The Power Of Punched Paper
Although Babbage’s Analytical Engine was never built, the idea of using punched cards or paper began to be taken up elsewhere. The use of punched cards can be found in music, telegraphy, data recording, code breaking and computing.
Do you listen to recorded music? Whether it’s Spotify or Vinyl – Thank those holes in card!
Music rolls for player pianos such as the Pianola and books of music for fairground organs all used the punched card system to control the notes played by the instrument.
MIDI (Musical Instrument Digital Interface) is the system used today to edit and control the sound. It is essentially a language that manipulates the music – which note is played, how loud or soft, the length of time it sounds. Most virtual instruments in DAW’s, whether they are real instrument samples or electronic synthesisers, are controlled by MIDI. Many of the soundtracks recorded for film and television are real sampled instruments virtually controlled by MIDI in a Digital Audio Workstation.
When Ada Lovelace wrote about Charles Babbage’s Analytical Engine saying ‘the engine might compose elaborate and scientific pieces of music of any degree of complexity or extent’, she was absolutely correct. Ada had predicted algorithmic composition and computer music long before it ever existed.
Do you use text messaging, WhatsApp, emails, look at websites, read articles online?
We now take for granted that a message can immediately be sent to anyone, anywhere in the world. Telegraphy was an early form of modern day text messaging. It involves sending symbolic codes to transmit the text over a long distance to the recipient, who can then decode the message.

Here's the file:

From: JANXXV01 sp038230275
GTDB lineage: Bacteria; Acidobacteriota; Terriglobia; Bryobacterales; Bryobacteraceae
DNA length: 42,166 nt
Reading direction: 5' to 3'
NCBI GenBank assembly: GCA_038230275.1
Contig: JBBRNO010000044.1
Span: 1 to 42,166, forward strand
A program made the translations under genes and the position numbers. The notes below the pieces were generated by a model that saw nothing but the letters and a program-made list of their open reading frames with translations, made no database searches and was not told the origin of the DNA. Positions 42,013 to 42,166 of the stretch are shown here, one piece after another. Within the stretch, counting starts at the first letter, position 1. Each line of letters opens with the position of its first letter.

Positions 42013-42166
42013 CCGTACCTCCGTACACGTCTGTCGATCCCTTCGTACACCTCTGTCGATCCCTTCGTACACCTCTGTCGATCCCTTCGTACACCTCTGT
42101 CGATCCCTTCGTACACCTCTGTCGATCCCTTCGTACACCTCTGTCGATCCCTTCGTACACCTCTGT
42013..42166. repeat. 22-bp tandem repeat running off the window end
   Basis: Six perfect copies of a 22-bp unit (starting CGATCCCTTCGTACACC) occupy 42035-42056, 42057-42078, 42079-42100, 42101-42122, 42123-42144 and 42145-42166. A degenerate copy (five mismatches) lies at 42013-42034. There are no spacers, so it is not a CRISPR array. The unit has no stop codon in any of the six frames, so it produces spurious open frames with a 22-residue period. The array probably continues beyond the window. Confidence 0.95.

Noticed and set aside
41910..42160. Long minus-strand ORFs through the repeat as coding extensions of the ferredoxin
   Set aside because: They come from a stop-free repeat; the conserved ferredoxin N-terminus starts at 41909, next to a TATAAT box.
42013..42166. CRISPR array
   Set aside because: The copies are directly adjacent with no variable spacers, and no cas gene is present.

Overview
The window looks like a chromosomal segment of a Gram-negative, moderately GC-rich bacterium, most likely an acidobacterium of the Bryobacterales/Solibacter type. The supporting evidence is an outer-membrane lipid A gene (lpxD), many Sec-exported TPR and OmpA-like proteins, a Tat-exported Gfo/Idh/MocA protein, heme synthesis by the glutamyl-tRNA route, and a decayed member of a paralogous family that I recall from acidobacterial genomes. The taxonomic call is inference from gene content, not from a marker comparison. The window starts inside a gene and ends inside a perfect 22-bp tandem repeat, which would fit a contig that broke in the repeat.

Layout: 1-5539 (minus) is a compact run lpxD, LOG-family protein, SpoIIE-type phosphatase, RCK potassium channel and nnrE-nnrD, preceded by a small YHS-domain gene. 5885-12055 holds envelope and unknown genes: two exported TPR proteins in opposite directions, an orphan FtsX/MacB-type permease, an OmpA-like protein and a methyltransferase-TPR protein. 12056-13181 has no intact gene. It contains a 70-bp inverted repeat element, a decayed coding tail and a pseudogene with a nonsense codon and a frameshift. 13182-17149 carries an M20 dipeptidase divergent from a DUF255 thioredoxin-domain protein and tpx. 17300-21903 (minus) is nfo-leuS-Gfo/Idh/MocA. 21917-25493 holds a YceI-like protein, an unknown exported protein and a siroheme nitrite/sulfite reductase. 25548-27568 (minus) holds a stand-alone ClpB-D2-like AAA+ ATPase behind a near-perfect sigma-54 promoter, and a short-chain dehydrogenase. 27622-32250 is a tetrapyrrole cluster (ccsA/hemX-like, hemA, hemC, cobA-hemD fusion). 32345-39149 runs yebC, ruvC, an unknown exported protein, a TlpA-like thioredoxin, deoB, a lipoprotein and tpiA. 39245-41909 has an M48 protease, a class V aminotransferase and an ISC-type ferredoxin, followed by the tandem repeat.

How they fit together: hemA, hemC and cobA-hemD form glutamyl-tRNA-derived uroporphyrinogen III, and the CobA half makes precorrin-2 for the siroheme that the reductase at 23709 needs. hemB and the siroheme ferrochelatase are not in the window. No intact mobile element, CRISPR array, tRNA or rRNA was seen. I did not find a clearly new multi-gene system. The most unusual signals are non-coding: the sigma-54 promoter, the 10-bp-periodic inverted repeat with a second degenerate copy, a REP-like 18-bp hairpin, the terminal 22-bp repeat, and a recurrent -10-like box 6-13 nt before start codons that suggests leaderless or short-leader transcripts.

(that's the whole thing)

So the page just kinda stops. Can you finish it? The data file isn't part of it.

At a similar time in France, Émile Baudot (1845 – 1903) had developed his own telegraph printing system using a 5-bit binary code. This code was later modified by Donald Murray (1865 – 1945). Morse code was designed to be used by two operators, a sender and receiver and could only transmit the alphabet using a variable length system of dots and dashes. The 5-bit Baudot code could transmit the alphabet as well as punctuation and control signals in a steady steam of fixed length bits.
Is your data stored for work payroll, banking, tax, accountancy, pensions, electoral register, census recording…statistics of any kind?
Punched cards eventually moved from being used simply as a set of instructions to be read by a machine, as with the Jacquard loom to something much more powerful. They began to be used for storing, searching and tabulating data.
Hollerith’s mentor and supervisor at the Census Bureau was John Shaw Billings (1838 – 1913). He too saw the problems in the data recording process saying to Hollerith, “There ought to be some mechanical way of doing this job, something on the principle of the Jacquard loom, whereby holes in a card regulate the pattern to be woven.” Hollerith was also thinking along the same lines. His brother-in-law was in the silk weaving business and they had discussed possible improvements to the machines at his mills. Hollerith had also been inspired by the punching of tickets by train conductors to record basic information about the passengers.
In 1911 Herman Hollerith sold his company to Charles Ranlett Flint (1850 – 1934) where it renamed the Computer-Tabulating-Recording Company. This changed name again in 1924 to International Business Machines or IBM, one of the best known companies in computing.
The story of punch cards and perforated paper during the Second World War is incredible. Charles Babbage and Ada Lovelace’s dream of an Analytical Engine for computing would soon become reality.
We shall find out about the enduring legacy of Jacquard mechanism and punch cards next time in the final part of this series.